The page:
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| Herbs for Stress-Related High Blood Pressure |
Answered by: Susan Eagles
Question from: Name not given
Posted on: September 19, 2000
What can you tell me about using herbs for moderately high blood pressure which is stress related and usually situational? Also which herbs? Would there be interactions or side effects? Are there side effects or drug interactions with kava kava or garlic?
High blood pressure that is related to stress can often be normalized with daily physical exercise, such as a brisk walk, and with relaxation exercises, such as practising meditation, yoga or tai chi daily. It is important to look at the causes of stress and seek ways to minimize it.
The diet is important in regulating blood pressure. It should be high in whole, fresh fruit and vegetables, and whole grains, nuts and seeds, and low in fats, fried food, alcohol, coffee, sugar and salty food (including most prepared and processed food).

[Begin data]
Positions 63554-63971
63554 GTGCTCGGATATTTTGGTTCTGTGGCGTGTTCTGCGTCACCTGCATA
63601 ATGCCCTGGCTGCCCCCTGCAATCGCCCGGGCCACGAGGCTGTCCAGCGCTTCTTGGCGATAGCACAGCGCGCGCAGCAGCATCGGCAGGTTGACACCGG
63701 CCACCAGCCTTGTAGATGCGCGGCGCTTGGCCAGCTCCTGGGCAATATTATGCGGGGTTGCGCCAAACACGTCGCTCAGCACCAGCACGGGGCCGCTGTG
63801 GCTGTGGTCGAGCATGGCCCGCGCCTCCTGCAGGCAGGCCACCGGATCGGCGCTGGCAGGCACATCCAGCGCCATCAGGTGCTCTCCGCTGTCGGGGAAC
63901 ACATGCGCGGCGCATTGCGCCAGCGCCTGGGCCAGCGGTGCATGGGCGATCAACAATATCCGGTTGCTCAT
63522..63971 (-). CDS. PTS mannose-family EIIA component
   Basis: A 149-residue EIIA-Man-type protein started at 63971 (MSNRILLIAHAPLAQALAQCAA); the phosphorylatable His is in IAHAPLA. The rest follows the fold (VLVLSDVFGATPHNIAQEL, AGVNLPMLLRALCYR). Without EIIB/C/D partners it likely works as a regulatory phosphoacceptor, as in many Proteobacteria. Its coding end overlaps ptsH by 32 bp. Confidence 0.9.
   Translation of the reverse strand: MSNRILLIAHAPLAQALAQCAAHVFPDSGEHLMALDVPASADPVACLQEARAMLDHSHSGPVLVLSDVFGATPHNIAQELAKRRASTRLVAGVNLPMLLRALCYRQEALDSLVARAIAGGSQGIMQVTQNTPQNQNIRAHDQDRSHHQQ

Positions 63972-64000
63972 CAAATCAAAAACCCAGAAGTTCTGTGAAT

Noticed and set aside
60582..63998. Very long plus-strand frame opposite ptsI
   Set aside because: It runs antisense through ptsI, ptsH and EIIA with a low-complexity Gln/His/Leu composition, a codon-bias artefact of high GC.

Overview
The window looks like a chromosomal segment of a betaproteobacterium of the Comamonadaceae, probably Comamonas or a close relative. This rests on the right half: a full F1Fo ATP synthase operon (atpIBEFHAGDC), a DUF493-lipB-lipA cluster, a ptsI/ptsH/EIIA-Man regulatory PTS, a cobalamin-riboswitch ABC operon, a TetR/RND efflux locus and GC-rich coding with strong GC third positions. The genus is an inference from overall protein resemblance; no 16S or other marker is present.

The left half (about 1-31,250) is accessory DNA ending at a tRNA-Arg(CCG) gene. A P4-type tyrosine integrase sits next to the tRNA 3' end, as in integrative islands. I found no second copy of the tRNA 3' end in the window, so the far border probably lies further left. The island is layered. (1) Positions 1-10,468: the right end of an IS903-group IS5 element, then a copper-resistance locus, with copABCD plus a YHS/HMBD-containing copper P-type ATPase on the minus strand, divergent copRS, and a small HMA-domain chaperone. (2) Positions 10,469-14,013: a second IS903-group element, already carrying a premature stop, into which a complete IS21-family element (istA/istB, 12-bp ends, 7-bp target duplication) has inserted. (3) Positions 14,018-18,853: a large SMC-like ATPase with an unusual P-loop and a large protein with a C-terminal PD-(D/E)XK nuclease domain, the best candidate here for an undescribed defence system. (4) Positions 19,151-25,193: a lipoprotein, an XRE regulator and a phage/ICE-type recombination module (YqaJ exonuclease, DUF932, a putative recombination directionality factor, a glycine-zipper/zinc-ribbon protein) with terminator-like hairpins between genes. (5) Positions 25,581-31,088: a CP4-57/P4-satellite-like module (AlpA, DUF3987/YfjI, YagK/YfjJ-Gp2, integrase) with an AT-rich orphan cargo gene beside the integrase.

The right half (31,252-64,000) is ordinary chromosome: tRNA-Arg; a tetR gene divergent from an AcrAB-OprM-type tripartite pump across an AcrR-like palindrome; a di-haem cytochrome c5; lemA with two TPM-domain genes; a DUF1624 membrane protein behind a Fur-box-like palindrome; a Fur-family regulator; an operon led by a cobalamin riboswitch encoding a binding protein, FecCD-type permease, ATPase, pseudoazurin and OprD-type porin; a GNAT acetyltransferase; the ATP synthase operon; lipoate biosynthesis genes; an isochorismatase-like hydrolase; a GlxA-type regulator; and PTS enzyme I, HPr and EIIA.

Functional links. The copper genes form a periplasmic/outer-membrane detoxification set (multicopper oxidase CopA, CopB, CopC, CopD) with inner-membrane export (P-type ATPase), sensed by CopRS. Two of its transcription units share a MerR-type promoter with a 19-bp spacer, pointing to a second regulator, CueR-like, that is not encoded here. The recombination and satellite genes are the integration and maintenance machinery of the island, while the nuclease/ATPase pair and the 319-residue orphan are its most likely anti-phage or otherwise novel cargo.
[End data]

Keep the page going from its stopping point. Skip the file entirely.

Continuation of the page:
Herbal teas that are safe, relaxing and useful in stress-related hypertension include German Chamomile (Matricaria recutita), Linden flower (Tilia cordata) and Stinging Nettle (Urtica dioica). Valerian (Valeriana officinalis) is a natural relaxant to the nervous system that is very effective in calming stress reactions in most people. Some people, usually those who are excitable types, find that Valerian does not work for them, and in these people it may cause an opposite reaction to the desired effect.
For information on the side effects of Kava Kava, please go to our website at http://www.richters.com, choose "Q&A" from the main menu choose, then choose "Medicinal Herbs and Their Uses" and search for the item " Kava Kava Side Effects ".
For more information on herbs for high blood pressure, please go to our website at http://www.richters.com, choose "Q&A" from the main menu, then choose "Search Richters Q&A", and perform searches on the words "pressure", "Hypertension" and "garlic".
A potential side effect of garlic is blood thinning. If taken with blood-thinning drugs or aspirin, you should monitor for signs of too-thin blood. Easy bruising and blood that does not clot quickly in cuts and wounds may be signs that the blood is too thin.